The signs were there more than a week ago that big Uber investors might be fed up with CEO Travis Kalanick. Between the sexual harassment charges, the lawsuit by Google over alleged theft of self-driving technology, long litany of bad actions leading to bad PR, and continued losses of billions of dollars a year, frankly there was little else to be done.

The glories of Uber's growth, its pugnacious attitude, the audacious vision of remaking transportation in its own image -- all were part of the company's success. And yet, as we all learn over time, what drives the good can also enable the bad. Uber has been as notable for its flaws and massive mistakes as it has for success. Much of that is tied to both Kalanick and the spirit of Silicon Valley that he seemed to embody.

Cultural change is tough to achieve without the full participation of everyone at the top of a company. Sometimes a CEO has to go to rescue the business. But that is a drastic last step. What would life be if you couldn't grow to meet the challenges? Kalanick could have taken some steps to head off what become inevitable. Maybe another CEO in the Valley, or some entrepreneur elsewhere, will be able to learn from Kalanick's failure and begin to make necessary changes now.

Here are some of the ways Kalanick could have turned things around, both for himself and the company.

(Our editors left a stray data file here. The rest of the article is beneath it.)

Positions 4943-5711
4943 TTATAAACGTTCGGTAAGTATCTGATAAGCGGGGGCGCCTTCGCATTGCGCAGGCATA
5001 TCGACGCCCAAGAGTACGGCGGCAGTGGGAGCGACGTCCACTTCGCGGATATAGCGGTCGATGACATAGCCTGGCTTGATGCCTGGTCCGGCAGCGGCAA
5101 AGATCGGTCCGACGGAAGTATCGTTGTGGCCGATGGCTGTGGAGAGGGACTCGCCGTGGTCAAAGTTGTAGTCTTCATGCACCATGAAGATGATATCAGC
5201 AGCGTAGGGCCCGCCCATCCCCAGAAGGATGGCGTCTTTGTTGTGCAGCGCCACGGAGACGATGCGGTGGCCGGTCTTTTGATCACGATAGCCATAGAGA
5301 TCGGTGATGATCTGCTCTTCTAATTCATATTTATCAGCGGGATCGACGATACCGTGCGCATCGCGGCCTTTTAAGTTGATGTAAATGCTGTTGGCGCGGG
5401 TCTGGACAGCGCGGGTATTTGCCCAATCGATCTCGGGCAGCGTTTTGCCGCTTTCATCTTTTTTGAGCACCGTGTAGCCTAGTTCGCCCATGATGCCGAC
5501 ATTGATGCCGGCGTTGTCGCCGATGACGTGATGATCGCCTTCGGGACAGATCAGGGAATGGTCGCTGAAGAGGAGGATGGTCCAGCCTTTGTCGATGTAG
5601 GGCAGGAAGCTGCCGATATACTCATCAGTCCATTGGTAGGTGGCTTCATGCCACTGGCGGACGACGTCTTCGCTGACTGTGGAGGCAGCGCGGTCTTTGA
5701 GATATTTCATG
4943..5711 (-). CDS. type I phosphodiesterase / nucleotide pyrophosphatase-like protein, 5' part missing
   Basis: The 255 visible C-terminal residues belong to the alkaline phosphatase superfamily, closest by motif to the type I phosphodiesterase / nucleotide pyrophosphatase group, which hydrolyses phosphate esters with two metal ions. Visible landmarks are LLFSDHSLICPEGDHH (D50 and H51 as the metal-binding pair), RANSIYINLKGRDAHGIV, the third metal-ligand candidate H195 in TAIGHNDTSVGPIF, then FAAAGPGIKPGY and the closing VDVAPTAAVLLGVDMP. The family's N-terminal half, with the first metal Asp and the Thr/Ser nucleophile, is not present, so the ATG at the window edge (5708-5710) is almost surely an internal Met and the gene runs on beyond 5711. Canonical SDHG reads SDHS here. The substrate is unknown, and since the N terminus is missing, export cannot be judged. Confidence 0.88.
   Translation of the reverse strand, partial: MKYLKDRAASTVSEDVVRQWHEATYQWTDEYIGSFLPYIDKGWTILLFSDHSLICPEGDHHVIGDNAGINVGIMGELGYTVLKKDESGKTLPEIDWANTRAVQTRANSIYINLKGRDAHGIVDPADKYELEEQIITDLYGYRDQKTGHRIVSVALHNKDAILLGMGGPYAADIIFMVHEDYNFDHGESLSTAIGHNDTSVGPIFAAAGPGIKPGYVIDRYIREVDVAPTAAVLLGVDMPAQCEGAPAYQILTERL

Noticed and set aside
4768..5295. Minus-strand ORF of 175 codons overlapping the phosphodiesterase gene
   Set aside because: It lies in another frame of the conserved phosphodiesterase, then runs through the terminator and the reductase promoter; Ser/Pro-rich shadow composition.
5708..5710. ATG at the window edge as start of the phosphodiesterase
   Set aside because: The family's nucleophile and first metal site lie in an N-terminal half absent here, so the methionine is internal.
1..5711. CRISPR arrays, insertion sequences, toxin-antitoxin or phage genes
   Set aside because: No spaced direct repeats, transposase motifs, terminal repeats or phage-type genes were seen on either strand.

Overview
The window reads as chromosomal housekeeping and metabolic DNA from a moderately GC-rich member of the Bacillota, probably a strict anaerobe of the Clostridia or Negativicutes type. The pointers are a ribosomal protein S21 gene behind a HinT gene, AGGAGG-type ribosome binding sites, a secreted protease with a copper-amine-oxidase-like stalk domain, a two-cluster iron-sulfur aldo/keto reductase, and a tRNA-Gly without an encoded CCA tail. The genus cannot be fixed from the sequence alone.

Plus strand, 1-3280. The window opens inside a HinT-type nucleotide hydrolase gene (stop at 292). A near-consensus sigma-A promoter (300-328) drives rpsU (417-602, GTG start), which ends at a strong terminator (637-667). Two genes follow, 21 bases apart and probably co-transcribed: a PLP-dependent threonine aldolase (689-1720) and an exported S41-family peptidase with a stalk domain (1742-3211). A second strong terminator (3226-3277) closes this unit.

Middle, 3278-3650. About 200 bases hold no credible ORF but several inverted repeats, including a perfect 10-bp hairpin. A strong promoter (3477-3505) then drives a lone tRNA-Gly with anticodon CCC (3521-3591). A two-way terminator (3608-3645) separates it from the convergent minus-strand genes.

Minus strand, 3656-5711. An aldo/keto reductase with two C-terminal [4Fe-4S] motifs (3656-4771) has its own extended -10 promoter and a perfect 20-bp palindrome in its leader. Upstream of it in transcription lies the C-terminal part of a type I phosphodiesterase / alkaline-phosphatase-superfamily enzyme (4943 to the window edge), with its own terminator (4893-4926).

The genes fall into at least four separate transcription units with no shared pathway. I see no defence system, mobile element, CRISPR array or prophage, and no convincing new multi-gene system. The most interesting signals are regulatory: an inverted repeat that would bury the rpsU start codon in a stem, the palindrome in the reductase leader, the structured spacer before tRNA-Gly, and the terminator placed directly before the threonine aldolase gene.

Loved something more than Uber

When five major investors insisted that Kalanick step down on Wednesday, the former CEO had long discussions with some of them and agreed to leave. In a statement, he said, "I love Uber more than anything in the world and at this difficult moment in my personal life I have accepted the investors request to step aside so that Uber can go back to building rather than be distracted with another fight."

No doubt that entrepreneurs are passionate about their companies, but loving the business more than anything? More than family? Principles? Life? People? Working hard is important, but you need balance. The business should never be what you love most in the world. If it is, then chances are that you'll fail to find restraint when necessary and invoke that approach from everyone around you.

Focused on flaws of the corporate culture

The driving corporate culture helped move Uber along its path toward success. And yet, there were deep problems, as evidenced by everything from the sexual harassment issue to clashes with authorities, claims of using apps and data analysis to avoid law enforcement, and questionable tactics the company reportedly used against competitors, and even toward its own drivers.

Culture is something that is created, but no creation is perfect. As entrepreneurs work to improve their companies, they also need to be introspective on the corporate level and look at the flaws that will need improvement.

Avoided ultimate power in the company

It's become practically de rigueur for tech company founders to insist on ultimate power, even as a company goes public. The theory is that the founder has a secret insight to take things forward and needs the flexibility to make decisions that will bring success.